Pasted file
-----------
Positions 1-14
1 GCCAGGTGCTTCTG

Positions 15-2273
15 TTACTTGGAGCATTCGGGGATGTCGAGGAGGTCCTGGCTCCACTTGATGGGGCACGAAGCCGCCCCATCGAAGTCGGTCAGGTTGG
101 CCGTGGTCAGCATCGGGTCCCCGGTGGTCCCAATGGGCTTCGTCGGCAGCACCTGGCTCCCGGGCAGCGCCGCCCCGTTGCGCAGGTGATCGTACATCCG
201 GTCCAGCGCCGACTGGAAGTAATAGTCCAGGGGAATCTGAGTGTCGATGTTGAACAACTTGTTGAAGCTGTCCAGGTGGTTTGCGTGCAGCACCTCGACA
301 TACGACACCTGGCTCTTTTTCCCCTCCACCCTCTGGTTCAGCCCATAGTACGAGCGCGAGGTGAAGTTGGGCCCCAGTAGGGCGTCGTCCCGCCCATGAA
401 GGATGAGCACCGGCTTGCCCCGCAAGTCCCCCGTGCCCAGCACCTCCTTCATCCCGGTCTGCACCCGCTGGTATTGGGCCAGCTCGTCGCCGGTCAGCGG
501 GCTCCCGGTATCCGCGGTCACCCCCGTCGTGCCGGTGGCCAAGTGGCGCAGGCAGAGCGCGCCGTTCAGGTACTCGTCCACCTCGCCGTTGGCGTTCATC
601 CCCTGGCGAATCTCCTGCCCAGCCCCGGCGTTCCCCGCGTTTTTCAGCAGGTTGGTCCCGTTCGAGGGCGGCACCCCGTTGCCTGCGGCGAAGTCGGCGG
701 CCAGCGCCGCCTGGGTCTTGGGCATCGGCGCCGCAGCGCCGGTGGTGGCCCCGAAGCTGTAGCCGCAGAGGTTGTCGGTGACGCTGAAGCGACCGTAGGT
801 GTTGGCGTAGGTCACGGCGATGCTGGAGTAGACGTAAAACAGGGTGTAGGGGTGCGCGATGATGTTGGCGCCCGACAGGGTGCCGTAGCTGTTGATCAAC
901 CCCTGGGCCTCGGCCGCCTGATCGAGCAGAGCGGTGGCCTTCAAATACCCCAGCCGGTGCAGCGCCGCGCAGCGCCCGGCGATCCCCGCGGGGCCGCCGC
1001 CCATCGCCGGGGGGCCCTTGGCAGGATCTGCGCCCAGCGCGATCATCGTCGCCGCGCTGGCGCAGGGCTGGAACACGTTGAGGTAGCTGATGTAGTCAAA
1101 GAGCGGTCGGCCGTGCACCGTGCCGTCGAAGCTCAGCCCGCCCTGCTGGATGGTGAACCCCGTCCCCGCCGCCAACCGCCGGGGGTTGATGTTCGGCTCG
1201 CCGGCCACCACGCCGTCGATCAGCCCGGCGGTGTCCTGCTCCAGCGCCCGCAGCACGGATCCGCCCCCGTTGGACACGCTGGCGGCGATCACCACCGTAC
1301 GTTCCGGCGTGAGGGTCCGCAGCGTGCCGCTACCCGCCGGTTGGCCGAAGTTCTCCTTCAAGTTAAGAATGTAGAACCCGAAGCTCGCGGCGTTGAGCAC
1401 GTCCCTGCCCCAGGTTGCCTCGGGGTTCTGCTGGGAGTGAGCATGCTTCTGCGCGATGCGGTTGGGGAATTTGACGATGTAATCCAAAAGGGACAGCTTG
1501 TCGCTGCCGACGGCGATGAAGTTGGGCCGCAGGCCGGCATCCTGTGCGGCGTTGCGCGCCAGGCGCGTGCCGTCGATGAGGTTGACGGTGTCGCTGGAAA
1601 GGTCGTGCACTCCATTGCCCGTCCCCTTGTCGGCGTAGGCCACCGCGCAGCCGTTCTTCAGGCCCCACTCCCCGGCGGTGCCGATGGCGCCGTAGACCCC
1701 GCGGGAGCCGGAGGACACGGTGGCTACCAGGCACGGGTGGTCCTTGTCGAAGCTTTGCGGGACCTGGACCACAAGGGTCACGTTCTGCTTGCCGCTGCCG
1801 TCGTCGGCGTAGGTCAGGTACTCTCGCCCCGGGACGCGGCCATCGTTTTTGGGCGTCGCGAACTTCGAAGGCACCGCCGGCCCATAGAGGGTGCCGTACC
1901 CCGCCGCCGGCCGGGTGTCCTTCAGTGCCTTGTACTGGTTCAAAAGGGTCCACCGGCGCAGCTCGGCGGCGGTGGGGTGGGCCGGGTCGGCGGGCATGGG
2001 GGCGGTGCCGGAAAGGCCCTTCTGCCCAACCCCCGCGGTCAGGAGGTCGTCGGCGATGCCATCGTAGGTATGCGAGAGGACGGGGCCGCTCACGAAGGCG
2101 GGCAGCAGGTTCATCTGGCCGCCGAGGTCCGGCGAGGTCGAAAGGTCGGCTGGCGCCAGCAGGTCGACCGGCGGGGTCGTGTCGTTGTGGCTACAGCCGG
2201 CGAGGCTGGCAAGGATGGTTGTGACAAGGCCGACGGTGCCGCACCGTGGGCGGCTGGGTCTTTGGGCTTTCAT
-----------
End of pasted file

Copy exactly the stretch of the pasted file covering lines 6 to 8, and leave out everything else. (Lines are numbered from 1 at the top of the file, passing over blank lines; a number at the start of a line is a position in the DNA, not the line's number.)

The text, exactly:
201 GTCCAGCGCCGACTGGAAGTAATAGTCCAGGGGAATCTGAGTGTCGATGTTGAACAACTTGTTGAAGCTGTCCAGGTGGTTTGCGTGCAGCACCTCGACA
301 TACGACACCTGGCTCTTTTTCCCCTCCACCCTCTGGTTCAGCCCATAGTACGAGCGCGAGGTGAAGTTGGGCCCCAGTAGGGCGTCGTCCCGCCCATGAA
401 GGATGAGCACCGGCTTGCCCCGCAAGTCCCCCGTGCCCAGCACCTCCTTCATCCCGGTCTGCACCCGCTGGTATTGGGCCAGCTCGTCGCCGGTCAGCGG